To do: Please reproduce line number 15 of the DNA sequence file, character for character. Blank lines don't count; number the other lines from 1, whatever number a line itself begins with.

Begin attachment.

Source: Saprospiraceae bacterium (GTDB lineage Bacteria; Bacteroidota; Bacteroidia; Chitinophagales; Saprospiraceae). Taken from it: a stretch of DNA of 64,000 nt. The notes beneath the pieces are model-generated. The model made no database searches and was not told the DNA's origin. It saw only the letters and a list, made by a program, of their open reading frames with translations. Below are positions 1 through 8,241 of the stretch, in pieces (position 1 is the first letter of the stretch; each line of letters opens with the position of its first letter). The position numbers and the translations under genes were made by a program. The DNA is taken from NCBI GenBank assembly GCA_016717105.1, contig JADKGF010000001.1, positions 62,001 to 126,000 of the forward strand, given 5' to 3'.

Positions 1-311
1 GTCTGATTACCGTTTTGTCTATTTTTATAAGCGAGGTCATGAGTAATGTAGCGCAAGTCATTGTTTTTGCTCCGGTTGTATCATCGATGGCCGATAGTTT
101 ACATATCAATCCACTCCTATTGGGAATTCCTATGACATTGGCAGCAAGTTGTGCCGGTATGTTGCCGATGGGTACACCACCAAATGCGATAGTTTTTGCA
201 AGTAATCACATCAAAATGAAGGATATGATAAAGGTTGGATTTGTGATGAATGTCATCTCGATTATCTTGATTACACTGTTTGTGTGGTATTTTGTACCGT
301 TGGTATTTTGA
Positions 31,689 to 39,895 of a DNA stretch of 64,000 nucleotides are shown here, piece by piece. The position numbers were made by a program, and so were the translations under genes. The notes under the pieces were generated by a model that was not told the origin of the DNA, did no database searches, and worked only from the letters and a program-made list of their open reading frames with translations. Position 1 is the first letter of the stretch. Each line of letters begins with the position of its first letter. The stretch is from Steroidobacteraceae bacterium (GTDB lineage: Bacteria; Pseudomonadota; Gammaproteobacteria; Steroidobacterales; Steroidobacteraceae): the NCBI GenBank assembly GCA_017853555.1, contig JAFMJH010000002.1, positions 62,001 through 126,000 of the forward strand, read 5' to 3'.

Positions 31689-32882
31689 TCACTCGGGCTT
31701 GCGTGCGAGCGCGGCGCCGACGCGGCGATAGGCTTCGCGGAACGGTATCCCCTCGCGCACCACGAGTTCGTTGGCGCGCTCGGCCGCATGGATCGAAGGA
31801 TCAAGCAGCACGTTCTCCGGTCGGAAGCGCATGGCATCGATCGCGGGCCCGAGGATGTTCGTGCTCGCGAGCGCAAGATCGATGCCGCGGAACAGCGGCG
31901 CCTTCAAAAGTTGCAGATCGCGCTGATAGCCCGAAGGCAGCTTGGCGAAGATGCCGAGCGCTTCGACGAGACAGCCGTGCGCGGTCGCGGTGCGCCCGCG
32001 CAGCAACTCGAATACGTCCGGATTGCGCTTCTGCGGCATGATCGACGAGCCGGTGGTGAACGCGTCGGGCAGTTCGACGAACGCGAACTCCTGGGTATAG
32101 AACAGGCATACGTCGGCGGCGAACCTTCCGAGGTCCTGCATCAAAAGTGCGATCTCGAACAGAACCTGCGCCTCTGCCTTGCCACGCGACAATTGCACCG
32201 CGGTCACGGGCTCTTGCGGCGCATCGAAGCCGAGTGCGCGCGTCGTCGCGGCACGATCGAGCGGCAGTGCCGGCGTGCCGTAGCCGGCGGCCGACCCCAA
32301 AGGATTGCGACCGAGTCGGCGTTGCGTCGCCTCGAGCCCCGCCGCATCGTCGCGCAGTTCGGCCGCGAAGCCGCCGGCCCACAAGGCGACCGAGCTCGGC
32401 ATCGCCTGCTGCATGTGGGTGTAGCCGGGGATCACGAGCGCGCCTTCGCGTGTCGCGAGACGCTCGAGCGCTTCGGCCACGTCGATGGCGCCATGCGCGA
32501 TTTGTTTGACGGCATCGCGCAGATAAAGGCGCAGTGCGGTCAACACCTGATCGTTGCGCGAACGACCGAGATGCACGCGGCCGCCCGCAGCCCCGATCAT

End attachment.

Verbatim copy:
32201 CGGTCACGGGCTCTTGCGGCGCATCGAAGCCGAGTGCGCGCGTCGTCGCGGCACGATCGAGCGGCAGTGCCGGCGTGCCGTAGCCGGCGGCCGACCCCAA